Colombia denies plans to attack Venezuela
Colombia has emphatically denied it plans to attack Venezuela.
The denial follows accusations by Venezuelan President Hugo Chavez that his Colombian counterpart, Alvaro Uribe, is "capable of anything".
A spokesman for the Colombian government called President Chavez's remarks "deceptive" and said Bogota had never even considered an attack.
On Friday, President Chavez said he had sent extra forces to the border to boost Venezuela's defences.
In a phone call to Venezuelan state television, he said the deployment included soldiers, air units and special forces.
Colombian government spokesman Cesar Velasquez said claims that Bogota was planning to attack its "brother nation" were an attempt by President Chavez to deceive his people.
"Colombia has gone through the proper international channels and will continue to insist on the application of international law to ensure Venezuela complies with its obligation not to harbour Colombian terrorists," he added.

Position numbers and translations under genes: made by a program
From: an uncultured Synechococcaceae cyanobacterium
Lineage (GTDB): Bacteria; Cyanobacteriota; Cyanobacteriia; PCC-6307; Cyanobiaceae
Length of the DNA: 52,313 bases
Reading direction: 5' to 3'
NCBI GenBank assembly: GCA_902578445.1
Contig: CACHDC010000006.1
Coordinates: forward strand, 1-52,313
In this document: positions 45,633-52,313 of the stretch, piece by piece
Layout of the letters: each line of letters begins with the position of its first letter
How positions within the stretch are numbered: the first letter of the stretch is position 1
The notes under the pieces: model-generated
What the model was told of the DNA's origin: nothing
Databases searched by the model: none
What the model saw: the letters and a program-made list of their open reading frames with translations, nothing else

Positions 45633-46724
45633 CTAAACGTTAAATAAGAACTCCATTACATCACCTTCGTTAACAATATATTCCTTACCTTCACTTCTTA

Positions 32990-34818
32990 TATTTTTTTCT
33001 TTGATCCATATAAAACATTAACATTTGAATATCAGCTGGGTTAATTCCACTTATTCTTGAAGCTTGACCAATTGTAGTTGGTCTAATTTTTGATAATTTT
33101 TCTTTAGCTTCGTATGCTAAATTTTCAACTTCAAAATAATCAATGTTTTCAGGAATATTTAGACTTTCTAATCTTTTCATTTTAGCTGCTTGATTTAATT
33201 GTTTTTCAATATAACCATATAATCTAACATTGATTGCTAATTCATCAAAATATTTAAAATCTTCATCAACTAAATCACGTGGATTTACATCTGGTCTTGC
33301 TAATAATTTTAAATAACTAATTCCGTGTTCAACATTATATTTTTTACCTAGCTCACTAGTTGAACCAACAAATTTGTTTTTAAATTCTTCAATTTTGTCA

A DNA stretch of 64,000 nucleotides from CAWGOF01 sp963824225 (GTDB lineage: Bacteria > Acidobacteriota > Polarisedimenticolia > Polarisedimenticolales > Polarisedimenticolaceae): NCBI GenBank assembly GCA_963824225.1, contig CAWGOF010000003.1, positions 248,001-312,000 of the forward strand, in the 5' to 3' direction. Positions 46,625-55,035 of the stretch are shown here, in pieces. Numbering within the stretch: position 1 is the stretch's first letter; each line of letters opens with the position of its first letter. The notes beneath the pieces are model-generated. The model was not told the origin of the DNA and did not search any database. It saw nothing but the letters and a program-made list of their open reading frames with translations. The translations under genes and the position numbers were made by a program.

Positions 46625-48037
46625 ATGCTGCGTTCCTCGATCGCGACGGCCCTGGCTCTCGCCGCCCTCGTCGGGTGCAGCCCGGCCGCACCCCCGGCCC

Venezuela severed relations with Colombia last week after a heated meeting at the Organization of American States.
Bogota had called the extraordinary session of the regional body to formally complain about Venezuela allegedly tolerating Colombian rebel camps on its territory.
The Colombian ambassador presented videos, photos and maps, which he said proved that 1,500 members of the Revolutionary Armed Forces of Colombia (Farc) and National Liberation Army (ELN) were operating inside Venezuela.
President Chavez angrily denied the accusation and immediately severed diplomatic ties with Colombia.
The breakdown of relations was addressed at a meeting of the South American regional group Unasur (Union of South American Nations) on Thursday in Ecuador, but the foreign ministers gathered there were unable to resolve the crisis.
They agreed to hold another meeting "at the highest level" to renew their mediation efforts.